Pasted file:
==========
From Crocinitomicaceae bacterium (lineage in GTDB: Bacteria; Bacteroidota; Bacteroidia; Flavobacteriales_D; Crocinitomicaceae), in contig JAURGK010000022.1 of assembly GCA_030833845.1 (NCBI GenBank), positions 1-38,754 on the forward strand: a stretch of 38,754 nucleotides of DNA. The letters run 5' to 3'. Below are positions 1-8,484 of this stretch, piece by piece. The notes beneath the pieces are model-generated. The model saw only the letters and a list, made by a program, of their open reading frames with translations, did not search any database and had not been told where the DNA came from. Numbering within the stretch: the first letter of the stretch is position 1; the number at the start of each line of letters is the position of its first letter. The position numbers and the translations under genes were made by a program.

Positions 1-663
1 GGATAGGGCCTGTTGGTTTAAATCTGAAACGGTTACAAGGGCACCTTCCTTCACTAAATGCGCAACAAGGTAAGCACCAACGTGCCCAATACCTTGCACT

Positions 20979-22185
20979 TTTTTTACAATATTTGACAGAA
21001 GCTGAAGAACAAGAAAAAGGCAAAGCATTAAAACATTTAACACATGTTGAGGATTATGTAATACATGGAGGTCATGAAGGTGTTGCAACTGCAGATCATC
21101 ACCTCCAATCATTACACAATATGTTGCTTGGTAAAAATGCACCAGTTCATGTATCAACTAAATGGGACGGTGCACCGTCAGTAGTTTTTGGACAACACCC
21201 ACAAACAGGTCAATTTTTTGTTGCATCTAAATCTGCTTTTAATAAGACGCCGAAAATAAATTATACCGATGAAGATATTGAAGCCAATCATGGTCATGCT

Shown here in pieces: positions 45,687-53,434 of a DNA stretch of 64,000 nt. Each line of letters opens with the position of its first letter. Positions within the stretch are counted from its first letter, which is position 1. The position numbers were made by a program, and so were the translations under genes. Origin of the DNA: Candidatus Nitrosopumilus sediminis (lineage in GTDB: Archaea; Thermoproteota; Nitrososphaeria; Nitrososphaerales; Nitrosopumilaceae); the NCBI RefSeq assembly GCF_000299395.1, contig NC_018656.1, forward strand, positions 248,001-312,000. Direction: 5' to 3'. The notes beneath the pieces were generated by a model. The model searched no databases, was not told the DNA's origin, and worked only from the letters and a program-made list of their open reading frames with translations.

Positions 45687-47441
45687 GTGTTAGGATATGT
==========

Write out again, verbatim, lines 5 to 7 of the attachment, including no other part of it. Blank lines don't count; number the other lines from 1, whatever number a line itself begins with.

20979 TTTTTTACAATATTTGACAGAA
21001 GCTGAAGAACAAGAAAAAGGCAAAGCATTAAAACATTTAACACATGTTGAGGATTATGTAATACATGGAGGTCATGAAGGTGTTGCAACTGCAGATCATC
21101 ACCTCCAATCATTACACAATATGTTGCTTGGTAAAAATGCACCAGTTCATGTATCAACTAAATGGGACGGTGCACCGTCAGTAGTTTTTGGACAACACCC